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Location: UFOUpDatesList.Com > 2007 > Aug > Aug 21

Re: The van Gogh Fallacy

From: Cathy Reason <CathyM.nul>
Date: Mon, 20 Aug 2007 23:14:58 +0100
Archived: Tue, 21 Aug 2007 10:14:49 -0400
Subject: Re: The van Gogh Fallacy


>From: Gerald O'Connell <gac.nul>
>To: ufoupdates.nul
>Date: Mon, 20 Aug 2007 02:42:37 +0100
>Subject: Re: The van Gogh Fallacy

>>From: Cathy Reason <CathyM.nul>
>>To: <ufoupdates.nul>
>>Date: Sat, 18 Aug 2007 01:36:04 +0100
>>Subject: Re: The van Gogh Fallacy

>>No, it has everything to do with using words to mean what they
>>in fact mean.

>A worthy aim, so why don't you stick to it? I was originally
> using the term 'empirical', not 'empiricism'

<snip>

As a matter of fact, the term you used was "empirical
rationalism". Since rationalism asserts the primacy of intellect
over experience, that term is meaningless.

By the way, since you brought the subject up, I might note that
rationalists themselves are prone to conflate rationalism with
rationality.  This is quite wrong. Empiricists are entirely
rational - we just deny that intellect can ever take precedence
over evidence.

>>Empiricism asserts the primacy of experience,
>>rationalism asserts the primacy of intellect. Those positions
>>are just inconsistent.

>Except of course, that, as you characterise them, they are not:

I won't argue with you, Gerald. I'll just let you read that
bizarre statement over until the illogic of it finally sinks in.

>how do we arrive at experience except through exercise of the
>intellect? How could the intellect function without experience
>as the ground upon which it achieves traction? Reflection upon
>these questions should lead you to see that our mental processes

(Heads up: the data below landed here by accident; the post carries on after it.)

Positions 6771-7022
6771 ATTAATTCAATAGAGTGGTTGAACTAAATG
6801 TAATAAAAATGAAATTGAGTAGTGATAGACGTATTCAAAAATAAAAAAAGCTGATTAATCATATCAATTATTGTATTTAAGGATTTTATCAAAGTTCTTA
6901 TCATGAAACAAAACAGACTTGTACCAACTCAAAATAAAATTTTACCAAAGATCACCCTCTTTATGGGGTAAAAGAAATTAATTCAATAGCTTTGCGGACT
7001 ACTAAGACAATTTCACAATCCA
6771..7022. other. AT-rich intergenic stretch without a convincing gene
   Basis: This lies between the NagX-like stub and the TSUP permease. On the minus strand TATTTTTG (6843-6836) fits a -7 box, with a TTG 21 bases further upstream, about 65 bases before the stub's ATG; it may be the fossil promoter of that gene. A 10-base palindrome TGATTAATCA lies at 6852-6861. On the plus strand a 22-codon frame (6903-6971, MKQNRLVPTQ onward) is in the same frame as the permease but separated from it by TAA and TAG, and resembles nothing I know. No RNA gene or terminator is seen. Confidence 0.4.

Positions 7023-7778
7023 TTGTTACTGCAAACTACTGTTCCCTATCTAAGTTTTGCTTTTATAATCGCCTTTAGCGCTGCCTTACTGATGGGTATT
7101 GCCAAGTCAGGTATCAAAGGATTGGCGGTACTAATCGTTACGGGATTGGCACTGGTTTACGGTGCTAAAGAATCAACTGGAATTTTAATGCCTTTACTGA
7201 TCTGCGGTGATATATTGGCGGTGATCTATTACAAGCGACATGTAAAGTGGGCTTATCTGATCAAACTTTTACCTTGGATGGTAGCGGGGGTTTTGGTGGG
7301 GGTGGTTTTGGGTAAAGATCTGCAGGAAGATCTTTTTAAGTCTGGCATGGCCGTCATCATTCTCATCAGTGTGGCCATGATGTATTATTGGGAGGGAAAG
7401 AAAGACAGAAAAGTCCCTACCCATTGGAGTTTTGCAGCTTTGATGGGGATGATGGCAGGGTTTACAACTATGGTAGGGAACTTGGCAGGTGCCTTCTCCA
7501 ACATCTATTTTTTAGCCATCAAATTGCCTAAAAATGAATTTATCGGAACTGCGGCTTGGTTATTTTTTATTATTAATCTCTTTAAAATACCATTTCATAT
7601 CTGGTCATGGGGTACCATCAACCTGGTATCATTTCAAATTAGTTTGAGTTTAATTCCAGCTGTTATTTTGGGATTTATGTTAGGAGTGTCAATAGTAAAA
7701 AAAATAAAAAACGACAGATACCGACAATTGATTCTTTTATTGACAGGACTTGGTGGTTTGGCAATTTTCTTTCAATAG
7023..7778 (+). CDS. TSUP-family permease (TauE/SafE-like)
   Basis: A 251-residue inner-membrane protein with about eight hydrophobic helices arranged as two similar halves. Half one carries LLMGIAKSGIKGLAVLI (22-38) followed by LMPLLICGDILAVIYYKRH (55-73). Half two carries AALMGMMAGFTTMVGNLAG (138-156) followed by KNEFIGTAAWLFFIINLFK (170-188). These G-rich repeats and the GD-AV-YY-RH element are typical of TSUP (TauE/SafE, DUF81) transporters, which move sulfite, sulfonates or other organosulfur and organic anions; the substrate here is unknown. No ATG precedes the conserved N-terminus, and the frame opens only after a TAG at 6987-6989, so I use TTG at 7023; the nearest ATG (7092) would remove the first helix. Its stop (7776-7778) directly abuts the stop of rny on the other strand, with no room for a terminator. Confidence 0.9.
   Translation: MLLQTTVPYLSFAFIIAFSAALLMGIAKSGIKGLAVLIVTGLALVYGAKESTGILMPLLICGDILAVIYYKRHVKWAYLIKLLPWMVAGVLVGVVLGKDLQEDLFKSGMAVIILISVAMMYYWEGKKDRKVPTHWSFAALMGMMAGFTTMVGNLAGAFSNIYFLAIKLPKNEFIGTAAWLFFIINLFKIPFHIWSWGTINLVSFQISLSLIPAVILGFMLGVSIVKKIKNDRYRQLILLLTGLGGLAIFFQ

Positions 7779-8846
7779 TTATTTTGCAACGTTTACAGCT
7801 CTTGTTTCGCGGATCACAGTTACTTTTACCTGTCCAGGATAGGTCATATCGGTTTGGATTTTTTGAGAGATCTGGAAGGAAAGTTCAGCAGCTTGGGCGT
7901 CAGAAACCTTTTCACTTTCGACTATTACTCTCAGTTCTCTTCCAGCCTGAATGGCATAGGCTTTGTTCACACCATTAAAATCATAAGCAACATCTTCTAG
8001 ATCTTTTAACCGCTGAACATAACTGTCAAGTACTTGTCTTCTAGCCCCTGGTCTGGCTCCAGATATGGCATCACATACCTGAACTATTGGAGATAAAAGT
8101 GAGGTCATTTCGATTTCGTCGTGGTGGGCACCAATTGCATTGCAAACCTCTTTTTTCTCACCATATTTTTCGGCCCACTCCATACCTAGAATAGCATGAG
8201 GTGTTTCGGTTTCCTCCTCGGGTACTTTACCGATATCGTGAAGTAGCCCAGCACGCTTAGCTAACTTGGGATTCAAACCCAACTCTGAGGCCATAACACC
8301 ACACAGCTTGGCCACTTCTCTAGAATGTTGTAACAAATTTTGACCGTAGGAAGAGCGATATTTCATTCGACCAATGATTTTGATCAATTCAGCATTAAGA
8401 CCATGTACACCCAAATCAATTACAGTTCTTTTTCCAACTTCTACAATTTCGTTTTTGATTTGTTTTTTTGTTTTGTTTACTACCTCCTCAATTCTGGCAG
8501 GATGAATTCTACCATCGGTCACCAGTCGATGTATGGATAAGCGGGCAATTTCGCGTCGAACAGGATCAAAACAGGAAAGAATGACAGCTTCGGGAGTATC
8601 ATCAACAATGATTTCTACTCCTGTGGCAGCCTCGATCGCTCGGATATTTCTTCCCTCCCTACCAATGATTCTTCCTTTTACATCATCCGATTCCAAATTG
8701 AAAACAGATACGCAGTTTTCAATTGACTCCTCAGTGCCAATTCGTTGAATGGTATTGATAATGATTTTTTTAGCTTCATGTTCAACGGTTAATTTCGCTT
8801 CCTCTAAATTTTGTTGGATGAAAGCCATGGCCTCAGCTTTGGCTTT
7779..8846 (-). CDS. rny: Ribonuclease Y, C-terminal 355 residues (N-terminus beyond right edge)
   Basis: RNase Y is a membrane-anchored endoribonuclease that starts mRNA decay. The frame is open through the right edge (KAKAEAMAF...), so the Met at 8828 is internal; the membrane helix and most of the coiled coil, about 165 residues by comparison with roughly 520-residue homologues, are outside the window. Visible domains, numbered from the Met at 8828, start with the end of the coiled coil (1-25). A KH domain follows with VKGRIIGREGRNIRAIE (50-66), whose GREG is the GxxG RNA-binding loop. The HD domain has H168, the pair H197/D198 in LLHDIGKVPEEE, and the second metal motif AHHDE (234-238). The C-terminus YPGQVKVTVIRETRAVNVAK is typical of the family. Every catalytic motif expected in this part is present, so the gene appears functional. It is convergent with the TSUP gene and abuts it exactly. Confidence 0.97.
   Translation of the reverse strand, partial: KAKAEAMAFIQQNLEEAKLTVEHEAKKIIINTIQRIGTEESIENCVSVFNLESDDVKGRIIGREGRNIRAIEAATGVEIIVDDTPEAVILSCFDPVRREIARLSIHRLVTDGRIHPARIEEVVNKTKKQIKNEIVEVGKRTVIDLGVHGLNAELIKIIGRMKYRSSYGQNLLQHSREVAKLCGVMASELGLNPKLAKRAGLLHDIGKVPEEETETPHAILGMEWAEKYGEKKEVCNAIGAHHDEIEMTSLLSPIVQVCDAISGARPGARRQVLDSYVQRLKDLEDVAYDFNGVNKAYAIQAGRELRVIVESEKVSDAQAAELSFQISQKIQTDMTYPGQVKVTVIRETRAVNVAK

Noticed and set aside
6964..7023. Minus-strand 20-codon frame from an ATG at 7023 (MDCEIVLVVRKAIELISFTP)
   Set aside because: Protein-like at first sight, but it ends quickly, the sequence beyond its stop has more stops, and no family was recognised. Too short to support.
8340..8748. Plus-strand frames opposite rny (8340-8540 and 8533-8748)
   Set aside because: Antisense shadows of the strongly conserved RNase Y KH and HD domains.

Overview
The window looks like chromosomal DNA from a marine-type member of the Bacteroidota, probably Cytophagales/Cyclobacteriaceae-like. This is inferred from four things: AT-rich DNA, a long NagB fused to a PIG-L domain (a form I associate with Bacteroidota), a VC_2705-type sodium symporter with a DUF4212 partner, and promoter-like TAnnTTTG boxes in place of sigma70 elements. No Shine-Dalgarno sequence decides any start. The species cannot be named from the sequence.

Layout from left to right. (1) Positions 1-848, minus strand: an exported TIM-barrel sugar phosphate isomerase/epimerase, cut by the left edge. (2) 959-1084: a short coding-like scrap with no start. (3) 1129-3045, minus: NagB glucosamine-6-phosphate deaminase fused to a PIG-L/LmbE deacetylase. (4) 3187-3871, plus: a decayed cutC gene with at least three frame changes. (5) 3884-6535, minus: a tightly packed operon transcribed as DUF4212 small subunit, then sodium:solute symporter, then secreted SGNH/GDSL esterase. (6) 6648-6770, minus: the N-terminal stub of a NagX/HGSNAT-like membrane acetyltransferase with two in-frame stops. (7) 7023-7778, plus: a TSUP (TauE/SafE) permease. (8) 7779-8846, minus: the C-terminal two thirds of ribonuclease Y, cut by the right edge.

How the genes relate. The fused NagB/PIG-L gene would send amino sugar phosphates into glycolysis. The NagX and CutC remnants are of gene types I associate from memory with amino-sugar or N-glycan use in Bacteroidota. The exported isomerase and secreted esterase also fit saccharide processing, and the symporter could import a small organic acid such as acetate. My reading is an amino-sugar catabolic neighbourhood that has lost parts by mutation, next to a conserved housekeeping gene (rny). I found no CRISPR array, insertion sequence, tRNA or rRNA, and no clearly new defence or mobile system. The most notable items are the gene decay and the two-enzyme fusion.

>are far more complex and subtle, and that the idea of 'primacy'
>in connection with 'experience and 'intellect' is naively
>mechanistic.

This is just waffle, Gerald, and completely irrelevant. Though
it might be interesting to know how you square these sentiments
with your previous description of rational thought as some kind
of mechanical formalism.

>>Literary criticism starts with the text as axiomatic and
>>proceeds to derive inferences from it.

>Sounds fairly scientific to me.

Yes, to you I imagine it probably does.

>>In science, one starts with
>>hypotheses and then proceeds to test them against evidence.

>A most extraordinary statement. So where do these hypotheses
>come from that science 'starts with'? Religious authority?
>Textbooks? Divine inspiration? Thin air? The Discovery Channel?
>The backs of cereal packets?

Yes, as a matter of fact, any of those will do. In science, it
doesn't matter where a hypothesis comes from - it's what you do
with it that counts.

>Doesn't science, in general (by which I mean to include the
>activity at large, while excluding that of individual scientific
>operatives who perform only part of the overall process), start
>with hard data about the world (empirical data, please note),
>then form hypotheses that attempt to explain this data
>(according to rationalist criteria of logical consistency and
>coherence, please note), and then proceed to validate (or
>otherwise) these explanations through comparison with further
>data (much of it specially generated through experiment or
>prediction for the express purpose of rigorous testing)?

No. In science you generate hypotheses and then you test them.
All this verbiage about "rationalist criteria of logical
consistency and coherence" is completely superfluous (please
note).


>Perhaps, in my exasperation, I am being unfair.

I don't think so, I think you're now starting to waffle in order
to cover up the fact - which is becoming increasingly obvious -
that you don't really have much idea what you're talking about.


Cathy



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